Alice in Wonderland Jabberwock edition
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Jabberwock Edition combines Alice’s Adventures in Wonderland and Through the Looking-Glass, and What Alice Found There into a beautiful numbered edition limited to 260 copies.
Creative concept for this edition is based on the idea that the reader is put into Alice’s shoes. That is why all twenty illustrations (done by Damir Mazinjanin) that you’ll find inside are from Alice’s point of view; each pulling you a bit further into the story and showing the plot from a unique angle. Besides these twenty, of which two are full-spread illustrations, there are certain illustrated bonuses, like small chapter illustrations and an illustrated surprise that can be find in the middle. This surprise is placed there since the two sequels are fused into one book, each beginning on one cover and ending in the middle. This is also a small tribute to the Looking-Glass world, so it seemed fitting for this edition. Another thing that heavily influenced the creative concept was the writer’s love for math and logic (and not psychedelics like many seem to think), which he loved to bend, twist and break in his writing. That was channeled through the use of optical illusions on the covers, which do exactly that kind of thing to logic in the real world.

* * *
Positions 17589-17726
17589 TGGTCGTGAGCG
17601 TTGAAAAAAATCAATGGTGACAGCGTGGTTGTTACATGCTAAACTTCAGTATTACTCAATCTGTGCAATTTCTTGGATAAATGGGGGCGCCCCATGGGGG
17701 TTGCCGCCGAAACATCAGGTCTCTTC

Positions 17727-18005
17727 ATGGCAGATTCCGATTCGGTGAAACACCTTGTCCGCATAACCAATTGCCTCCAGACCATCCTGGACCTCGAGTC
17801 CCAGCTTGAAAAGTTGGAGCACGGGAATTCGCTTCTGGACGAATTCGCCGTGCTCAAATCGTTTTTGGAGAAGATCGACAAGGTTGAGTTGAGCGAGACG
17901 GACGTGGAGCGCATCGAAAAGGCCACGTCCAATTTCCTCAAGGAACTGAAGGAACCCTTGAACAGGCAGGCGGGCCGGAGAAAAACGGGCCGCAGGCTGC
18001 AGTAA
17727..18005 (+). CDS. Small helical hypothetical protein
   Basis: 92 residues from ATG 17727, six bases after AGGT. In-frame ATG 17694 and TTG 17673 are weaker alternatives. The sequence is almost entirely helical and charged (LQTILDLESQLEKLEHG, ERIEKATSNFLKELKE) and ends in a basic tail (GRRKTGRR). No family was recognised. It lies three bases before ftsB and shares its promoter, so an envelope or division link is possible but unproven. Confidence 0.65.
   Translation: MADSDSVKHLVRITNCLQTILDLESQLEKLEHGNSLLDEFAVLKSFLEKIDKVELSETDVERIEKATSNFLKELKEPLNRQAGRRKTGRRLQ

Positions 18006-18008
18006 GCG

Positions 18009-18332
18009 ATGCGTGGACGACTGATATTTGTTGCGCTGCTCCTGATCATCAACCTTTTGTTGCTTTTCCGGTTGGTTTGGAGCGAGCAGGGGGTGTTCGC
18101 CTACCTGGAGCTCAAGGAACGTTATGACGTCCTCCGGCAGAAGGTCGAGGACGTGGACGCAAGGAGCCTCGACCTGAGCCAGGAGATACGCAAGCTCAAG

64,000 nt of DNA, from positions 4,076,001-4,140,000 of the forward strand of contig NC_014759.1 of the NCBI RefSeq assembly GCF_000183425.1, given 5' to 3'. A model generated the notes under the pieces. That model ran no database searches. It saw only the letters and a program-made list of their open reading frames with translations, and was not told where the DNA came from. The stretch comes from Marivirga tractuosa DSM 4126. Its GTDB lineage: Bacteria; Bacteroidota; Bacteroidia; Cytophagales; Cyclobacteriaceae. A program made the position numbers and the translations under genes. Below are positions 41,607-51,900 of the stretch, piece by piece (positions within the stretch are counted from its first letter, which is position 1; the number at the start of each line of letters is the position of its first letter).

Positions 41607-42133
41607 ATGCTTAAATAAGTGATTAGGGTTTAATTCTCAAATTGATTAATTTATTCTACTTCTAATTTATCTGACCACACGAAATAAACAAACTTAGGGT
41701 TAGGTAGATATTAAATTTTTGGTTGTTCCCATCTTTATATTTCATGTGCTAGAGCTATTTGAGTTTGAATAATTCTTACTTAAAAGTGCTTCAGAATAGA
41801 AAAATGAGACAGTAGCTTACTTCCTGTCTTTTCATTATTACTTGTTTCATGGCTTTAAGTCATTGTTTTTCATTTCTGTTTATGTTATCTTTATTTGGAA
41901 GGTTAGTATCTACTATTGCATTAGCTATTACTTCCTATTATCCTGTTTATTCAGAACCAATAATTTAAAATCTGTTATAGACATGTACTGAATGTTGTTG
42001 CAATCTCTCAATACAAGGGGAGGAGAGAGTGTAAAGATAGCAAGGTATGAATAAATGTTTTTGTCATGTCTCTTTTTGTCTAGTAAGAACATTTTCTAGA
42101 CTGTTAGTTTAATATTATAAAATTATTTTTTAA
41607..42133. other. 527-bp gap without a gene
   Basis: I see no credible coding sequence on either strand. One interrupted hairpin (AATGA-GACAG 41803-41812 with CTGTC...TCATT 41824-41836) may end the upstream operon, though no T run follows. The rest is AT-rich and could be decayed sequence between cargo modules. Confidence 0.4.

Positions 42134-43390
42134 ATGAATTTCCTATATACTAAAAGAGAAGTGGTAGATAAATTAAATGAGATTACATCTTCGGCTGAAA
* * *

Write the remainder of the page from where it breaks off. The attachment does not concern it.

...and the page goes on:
When you open the book, you are greeted with pearl-white endpapers with cards and squares motif. The title of the first book is written normally, while the title of the sequel is written backwards as a nod to the looking-glass world, so it can only be properly read when pointed to a mirror. There is a small introduction from Lewis Carroll on one side, as well as a so-called “Foreafterword” on the beginning of the sequel, which explains the creative concept and the thought process behind it.
The slipcase is fully capped, and hides a small surprise when you look into its cap. Also, with each copy comes a transparent Cheshire Cat bookmark.
The whole run has only 260 copies, with five additional ones marked with roman numerals for the key participants of the projects, making it quite a rarity in the book world.
You can see more pictures of the book and the illustrations in the gallery on the Amaranthine Books website